9.25. Anytime Queries

Starting with version 6, Virtuoso offers a partial query evaluation feature that guarantees answers to arbitrary queries within a fixed time. This is intended for use in publicly available SPARQL or SQL end points on large databases. This enforces a finite duration to all queries and will strive to return meaningful partial results. Thus this provides the same security as a transaction timeout but will be more user friendly since results will generally be returned, also for aggregate queries. Outside of a public query service, this may also be handy when exploring a large data set with unknown properties.

The feature is activated with the statement

set result_timeout == <expression>;

The expression should be a count of milliseconds. The scope of the setting is the connection, thus it remains in effect past the return of the calling procedure. Setting the timeout to 0 returns to the default state of having no limit on query run time and always returning complete results. The initial value of the timeout is 0. On a web server thread, the timeout is reset to 0 at the start of processing each new request header.

After a query or cursor has exceeded the running time, it is reset. In the event of the reset occurring inside an aggregation, the part of the query that produces rows for the aggregation is terminated, the timeout is reset and the query continues by using the aggregated results that were obtained before the first timeout. If there is again a timeout, the present aggregation is reset and the query gets another lease on life for processing the results accumulated so far. Thus, a query which has a select, a group by and an order by can consume at most three timeouts. One for producing the aggregated rows, another for sorting them and finally a third for returning them to a client or iterating over them in a stored procedure.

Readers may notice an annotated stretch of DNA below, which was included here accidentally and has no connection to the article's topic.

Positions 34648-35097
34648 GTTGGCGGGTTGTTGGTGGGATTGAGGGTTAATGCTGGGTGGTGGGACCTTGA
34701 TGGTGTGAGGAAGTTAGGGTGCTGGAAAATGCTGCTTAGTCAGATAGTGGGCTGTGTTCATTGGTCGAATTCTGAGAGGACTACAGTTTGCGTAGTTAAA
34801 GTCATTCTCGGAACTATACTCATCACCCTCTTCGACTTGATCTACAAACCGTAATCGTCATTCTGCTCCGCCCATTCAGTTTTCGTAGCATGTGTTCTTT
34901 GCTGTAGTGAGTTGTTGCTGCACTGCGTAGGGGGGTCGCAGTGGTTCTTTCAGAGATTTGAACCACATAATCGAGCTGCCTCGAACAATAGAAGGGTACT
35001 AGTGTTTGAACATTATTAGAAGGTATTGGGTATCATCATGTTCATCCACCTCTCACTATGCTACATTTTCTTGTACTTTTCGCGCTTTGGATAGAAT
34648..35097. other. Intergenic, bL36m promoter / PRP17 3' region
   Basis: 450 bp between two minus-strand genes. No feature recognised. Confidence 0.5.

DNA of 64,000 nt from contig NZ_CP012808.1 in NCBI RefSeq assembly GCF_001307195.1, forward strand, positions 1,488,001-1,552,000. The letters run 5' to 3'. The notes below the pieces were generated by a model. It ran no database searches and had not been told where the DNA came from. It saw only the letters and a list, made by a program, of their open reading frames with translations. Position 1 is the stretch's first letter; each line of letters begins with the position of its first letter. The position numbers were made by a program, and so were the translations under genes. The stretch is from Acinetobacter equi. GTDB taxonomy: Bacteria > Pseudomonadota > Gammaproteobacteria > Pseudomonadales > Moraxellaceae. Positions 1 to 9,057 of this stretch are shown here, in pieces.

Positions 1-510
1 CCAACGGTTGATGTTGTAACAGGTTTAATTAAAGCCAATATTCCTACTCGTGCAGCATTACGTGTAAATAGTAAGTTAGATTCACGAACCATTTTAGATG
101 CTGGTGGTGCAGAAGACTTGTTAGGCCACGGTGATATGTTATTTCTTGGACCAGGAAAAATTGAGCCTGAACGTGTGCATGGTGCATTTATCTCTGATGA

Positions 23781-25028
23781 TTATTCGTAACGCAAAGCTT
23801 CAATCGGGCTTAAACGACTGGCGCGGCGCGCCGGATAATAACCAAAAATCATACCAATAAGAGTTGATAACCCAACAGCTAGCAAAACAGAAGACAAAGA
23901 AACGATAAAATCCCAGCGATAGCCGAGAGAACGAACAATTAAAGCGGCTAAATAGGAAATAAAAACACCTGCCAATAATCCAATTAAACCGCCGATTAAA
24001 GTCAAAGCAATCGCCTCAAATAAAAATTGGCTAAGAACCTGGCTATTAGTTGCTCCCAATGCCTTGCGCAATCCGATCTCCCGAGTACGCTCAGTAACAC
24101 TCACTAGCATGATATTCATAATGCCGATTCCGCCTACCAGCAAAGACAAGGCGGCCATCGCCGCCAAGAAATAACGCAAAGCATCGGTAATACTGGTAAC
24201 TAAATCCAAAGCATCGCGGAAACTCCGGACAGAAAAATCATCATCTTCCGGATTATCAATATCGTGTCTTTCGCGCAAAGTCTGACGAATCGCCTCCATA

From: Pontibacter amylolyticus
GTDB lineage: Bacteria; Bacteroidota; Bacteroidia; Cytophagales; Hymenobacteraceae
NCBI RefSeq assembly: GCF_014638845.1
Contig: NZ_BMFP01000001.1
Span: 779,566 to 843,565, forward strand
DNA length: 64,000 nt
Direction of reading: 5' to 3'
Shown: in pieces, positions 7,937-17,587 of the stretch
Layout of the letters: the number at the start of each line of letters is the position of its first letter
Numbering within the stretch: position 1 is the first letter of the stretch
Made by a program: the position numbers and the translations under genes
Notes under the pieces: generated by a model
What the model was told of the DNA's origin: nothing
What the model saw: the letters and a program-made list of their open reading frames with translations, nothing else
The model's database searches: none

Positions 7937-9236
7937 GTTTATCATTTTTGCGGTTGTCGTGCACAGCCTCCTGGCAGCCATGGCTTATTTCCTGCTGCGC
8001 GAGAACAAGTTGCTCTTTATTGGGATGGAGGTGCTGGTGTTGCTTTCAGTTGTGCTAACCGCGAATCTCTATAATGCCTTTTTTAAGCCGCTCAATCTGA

If the timeout occurs outside an aggregation, the result set is simply truncated.

The fact of a query returning partial results is indicated by the result set ending with a S1TAT SQL state. If the result set is read to end without this state being signalled, the results are complete and the query was not interrupted. If the result set is not consumed to end, the client cannot be sure of its completeness.

The error message associated with the S1TAT state contains the human readable version of the output of db_activity () for the query. If result_timeout is non-zero, the opening of a cursor or execution of a query on a client connection or with the exec () function will reset the client resource consumption counters automatically. This is done so as to have the resource consumption statistics for the error message scoped to the query. To get the exact counts, the application may call db_activity (1) in the same procedure. If this is called on a client server connection with the timeout on, the counts will be reset before db_activity () is called.

The resolution of the timeout is fairly low, timeouts are checked every two seconds with default settings.

A query cannot set a timeout from inside itself. Only a stored procedure or a top level statement on a client connection can do this.

A request to SPARQL web service endpoint may specify the timeout as an additional &timeout=<milliseconds> parameter. The parameter value should be equal to or greater than 1000, otherwise it will be ignored. If SPARQL Virtuoso configuration file contains MaxQueryExecutionTime parameter and its value is greater than or equal to 1000 then the actual "anytime" timeout is the minimum of the requested value and the value in the configuration file.

The current standard of SPARQL protocol does not provide any support for partial results. When a SPARQL query ends with S1TAT state, the returned HTTP header contains four additional rows, X-SQL-State: , X-SQL-Message: , X-Exec-Milliseconds: and X-Exec-DB-Activity: ; the returned document is formatted according to the requested MIME type as if the result is complete.